Hannah Sullivan has won the £25,000 T S Eliot Prize for her "astonishing" debut collection Three Poems (Faber).
Sullivan beat off competition from three other Faber poets, as well as US poet laureate Tracy K Smith for the award which was presented at the Wallace Collection in central London on Monday evening (14th January). Her 80-page debut collection was published last January and features three long poems: ‘You, Very Young in New York’, ‘Repeat until Time', and 'The Sandpit after Rain’.
“Hannah Sullivan’s Three Poems is an astonishing debut, challenging the parameters of what poetry can do," chair of the judges Sinead Morrissey said of the west London-based poet. "Her collection stood out even amongst this year’s outstanding and diverse shortlist. Rarely has such a significant poet arrived so fully-formed.”
Following the winning announcement, a visibly shocked Sullivan was led through the crowd, and revealed her surprise at the prize. “This is completely unexpected, I’m fantastically grateful to everyone at Faber,” she said. “A year ago today I was an unpublished poet and then my book came out in January.”
Faber c.e.o. Stephen Page told The Bookseller how Sullivan's win, and the publisher's strong showing in the nominations, was representative of a greater, "thrilling" movement in the Faber poetry list.
"It’s extremely pleasing obviously to have had so many on the shortlist – three of those four are debuts," he said. "We’ve been working very hard over the last decade to build the next generation of poets on the Faber list so to see three on the list was really pleasing and to have Hannah win was amazing. They represent something very exciting going on at Faber in terms of a next generation of poetry. In writing and publishing terms, you get those moments where the stage gets lit and this shortlist was one of those moments so to have a winner is particularly thrilling."
Page said of Faber's future poetry plans: "Over the next year or so, it will be a continuation of the conversation that’s always going on between the past and the present and to find the best new poets and publish those we have for some time, as inventively as we can. Obviously social media and the digital world allows you to think with new tools, about how to get people to listen to you and read and encounter poets, in some ways the democracy of that is an opportunity for poetry. It’s not a big part of the publishing’s sales in terms of selling poetry….it takes something like hearing a poem at a funeral or a wedding to get people to reconnect with poetry so social media is a way to interrupt that [gap]."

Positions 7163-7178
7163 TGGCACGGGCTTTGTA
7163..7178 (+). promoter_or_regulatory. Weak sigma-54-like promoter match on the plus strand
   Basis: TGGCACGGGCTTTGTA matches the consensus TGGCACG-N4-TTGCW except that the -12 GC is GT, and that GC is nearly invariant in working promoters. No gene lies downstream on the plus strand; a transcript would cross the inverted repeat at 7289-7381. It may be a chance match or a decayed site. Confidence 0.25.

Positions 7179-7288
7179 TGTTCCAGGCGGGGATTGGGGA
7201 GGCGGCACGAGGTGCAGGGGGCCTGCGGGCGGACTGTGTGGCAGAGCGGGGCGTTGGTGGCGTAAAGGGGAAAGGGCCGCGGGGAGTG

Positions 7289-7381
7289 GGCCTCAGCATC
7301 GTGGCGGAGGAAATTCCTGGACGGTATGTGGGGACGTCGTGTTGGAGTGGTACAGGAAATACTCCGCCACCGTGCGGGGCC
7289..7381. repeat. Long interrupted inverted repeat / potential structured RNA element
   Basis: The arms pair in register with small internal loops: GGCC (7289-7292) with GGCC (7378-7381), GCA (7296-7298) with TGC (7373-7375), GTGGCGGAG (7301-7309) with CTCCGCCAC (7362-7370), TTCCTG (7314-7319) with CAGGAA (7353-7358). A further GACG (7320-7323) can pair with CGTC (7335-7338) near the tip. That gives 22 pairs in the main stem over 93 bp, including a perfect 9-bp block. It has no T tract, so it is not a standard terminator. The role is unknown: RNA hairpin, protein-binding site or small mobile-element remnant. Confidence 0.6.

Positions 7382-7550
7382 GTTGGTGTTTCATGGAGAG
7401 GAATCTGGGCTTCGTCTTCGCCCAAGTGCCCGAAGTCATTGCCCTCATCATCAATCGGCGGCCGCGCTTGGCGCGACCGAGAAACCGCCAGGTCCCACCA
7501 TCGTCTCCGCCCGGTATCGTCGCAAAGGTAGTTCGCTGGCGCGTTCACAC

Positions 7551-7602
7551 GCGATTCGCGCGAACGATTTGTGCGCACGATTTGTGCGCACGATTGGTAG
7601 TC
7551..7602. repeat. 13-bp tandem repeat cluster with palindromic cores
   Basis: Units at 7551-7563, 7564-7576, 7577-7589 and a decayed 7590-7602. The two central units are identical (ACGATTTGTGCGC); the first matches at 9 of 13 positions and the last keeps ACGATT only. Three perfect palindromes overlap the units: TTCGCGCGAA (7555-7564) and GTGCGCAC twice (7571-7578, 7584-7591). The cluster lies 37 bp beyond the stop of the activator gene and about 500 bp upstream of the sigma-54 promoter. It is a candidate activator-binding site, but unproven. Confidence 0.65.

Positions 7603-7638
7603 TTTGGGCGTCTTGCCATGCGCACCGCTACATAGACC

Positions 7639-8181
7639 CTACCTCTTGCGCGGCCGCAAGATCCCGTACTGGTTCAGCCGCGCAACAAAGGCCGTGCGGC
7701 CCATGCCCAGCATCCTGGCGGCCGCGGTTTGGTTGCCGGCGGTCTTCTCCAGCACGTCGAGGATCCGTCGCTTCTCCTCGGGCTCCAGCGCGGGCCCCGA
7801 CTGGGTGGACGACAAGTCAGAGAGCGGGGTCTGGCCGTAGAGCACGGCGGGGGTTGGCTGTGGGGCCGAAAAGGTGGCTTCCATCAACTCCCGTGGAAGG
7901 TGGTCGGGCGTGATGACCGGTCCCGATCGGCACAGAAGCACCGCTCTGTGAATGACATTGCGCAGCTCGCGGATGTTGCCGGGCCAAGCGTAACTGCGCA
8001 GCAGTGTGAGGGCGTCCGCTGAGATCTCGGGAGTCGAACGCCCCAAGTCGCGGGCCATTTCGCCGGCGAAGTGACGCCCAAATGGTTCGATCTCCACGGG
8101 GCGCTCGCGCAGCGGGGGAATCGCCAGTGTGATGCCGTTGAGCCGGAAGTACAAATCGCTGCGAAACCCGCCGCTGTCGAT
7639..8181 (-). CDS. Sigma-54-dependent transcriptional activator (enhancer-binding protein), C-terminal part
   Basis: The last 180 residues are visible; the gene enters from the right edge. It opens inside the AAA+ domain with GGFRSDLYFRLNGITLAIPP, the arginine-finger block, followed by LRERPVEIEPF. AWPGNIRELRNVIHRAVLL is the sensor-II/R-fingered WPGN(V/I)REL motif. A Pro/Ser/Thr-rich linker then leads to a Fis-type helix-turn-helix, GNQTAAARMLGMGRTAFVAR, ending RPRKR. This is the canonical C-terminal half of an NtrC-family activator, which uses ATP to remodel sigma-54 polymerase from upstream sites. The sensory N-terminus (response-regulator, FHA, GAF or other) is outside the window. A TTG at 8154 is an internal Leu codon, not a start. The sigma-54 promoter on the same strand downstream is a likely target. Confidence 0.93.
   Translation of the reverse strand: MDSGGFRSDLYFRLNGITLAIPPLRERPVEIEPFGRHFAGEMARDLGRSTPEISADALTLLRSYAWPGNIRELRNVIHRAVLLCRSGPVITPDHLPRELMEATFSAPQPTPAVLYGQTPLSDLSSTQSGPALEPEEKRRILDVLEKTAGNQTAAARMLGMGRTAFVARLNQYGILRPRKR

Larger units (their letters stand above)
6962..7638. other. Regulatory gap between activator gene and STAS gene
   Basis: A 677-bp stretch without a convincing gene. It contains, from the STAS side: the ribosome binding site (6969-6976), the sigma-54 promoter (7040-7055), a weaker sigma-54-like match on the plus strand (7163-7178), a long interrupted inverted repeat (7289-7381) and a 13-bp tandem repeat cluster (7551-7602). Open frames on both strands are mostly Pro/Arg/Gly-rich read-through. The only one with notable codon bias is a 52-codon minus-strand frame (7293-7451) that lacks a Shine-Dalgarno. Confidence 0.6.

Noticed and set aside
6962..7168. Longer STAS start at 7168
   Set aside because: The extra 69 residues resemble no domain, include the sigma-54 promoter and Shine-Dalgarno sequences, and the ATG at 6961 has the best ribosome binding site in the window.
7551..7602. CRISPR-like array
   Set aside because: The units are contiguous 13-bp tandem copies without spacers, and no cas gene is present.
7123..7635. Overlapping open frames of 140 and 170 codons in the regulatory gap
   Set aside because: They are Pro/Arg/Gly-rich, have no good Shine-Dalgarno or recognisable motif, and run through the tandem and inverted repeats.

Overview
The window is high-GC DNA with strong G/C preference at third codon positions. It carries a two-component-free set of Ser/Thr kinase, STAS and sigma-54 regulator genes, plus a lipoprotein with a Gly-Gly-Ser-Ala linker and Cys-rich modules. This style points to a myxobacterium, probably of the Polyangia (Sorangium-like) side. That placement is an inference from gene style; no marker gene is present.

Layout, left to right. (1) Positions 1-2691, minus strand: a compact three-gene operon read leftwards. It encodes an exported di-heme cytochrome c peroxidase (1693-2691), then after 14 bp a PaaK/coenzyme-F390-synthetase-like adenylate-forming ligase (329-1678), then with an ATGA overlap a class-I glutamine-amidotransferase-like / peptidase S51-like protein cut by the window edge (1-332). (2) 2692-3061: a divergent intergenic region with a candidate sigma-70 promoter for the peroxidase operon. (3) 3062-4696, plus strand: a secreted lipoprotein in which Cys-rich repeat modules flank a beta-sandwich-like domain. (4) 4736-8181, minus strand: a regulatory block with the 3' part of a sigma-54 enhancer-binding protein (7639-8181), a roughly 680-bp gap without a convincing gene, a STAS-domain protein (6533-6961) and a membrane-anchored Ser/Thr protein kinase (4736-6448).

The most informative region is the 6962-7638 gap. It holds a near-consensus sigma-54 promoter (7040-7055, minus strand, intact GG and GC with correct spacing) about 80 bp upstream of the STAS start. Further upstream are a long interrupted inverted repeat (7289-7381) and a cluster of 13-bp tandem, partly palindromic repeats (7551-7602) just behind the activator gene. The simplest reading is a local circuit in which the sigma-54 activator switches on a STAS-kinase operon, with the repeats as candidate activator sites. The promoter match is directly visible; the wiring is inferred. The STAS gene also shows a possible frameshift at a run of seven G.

Sullivan is an associate professor at New College, Oxford and has also studied at Cambridge as well as US universities Harvard and Stanford. Her prize-winning academic text, The Work of Revision (Harvard University Press), was published in 2013 and explores redrafting in early-twentieth-century modernism, examining changes made in manuscripts, typescripts, and proofs by T S Eliot himself, amongst others. Sullivan is also up for the Costa poetry prize for her collection, which will be announced on 29th January.
Sullivan was presented with a cheque for £25,000 at the ceremony and each shortlisted poet received a cheque for £1,500 each.
Faber had the strongest showing on the 10-strong shortlist with Zaffar Kunial's Us, Nick Laird's Feel Free and Richard Scott's Soho. Penguin had two poets nominated with Smith’s Wade in the Water along with Terrance Hayes' American Sonnets for My Past and Future Assassins while Picador featured with Sean O'Brien's Europa. On the indies side, Sullivan fended off Ailbhe Darcy's Insistence (Bloodaxe), Fiona Moore's The Distal Point (Happenstance), and Phoebe Power's Shrines of Upper Austria (Carcanet). Five debut collections were nominated with a record 176 applications received last year for the prize, presided over by Morriseey along with Daljit Nagra and Clare Pollard.
The award is run by the T S Eliot Foundation and is the most valuable prize in British poetry, with the winning poet receiving a cheque for £25,000 and the shortlisted poets each receiving £1,500. It is the only poetry prize which is judged purely by established poets. The T S Eliot Prize Shortlist Readings took place on Sunday (13th January) in Southbank Centre’s Royal Festival Hall as part of its literature programme.
Last year Ocean Vuong won the prize with Night Sky with Exit Wounds (Jonathan Cape).